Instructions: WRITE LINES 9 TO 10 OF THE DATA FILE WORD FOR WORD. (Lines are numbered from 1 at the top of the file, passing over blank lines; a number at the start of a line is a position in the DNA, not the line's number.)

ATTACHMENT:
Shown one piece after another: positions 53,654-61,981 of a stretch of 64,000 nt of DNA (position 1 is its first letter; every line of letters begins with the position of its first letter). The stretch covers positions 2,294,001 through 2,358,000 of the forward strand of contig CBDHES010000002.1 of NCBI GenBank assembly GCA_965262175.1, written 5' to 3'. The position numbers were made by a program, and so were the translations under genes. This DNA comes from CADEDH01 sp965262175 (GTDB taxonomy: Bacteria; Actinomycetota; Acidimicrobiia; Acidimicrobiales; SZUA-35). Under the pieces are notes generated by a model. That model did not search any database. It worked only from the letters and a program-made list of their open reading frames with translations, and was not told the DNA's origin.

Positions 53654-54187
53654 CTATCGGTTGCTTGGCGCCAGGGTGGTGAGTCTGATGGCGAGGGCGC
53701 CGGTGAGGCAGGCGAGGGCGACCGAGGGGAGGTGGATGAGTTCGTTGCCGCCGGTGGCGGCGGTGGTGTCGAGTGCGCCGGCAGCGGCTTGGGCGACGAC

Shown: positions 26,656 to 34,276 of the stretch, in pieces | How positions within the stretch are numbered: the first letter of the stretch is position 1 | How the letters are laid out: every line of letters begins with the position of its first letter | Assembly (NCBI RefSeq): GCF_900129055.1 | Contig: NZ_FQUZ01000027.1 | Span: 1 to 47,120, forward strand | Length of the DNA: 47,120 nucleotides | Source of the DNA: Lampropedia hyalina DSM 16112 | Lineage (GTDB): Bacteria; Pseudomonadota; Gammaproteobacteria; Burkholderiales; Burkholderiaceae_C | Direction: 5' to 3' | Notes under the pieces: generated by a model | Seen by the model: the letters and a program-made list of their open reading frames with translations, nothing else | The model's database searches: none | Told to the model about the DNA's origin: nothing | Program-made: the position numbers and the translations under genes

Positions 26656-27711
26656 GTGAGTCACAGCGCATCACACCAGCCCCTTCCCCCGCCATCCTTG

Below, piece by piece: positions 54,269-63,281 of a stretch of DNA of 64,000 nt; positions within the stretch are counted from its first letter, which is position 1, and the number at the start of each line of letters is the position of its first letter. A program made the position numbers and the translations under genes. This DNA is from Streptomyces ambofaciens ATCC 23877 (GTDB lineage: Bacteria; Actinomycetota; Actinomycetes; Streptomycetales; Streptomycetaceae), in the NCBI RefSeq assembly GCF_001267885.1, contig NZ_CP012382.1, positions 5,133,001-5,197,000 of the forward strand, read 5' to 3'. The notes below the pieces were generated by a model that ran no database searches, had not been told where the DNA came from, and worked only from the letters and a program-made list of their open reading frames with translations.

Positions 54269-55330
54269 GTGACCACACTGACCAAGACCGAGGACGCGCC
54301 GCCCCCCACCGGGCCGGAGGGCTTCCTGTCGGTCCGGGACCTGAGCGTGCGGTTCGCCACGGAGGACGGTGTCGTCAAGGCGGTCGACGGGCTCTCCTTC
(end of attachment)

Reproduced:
Positions 54269-55330
54269 GTGACCACACTGACCAAGACCGAGGACGCGCC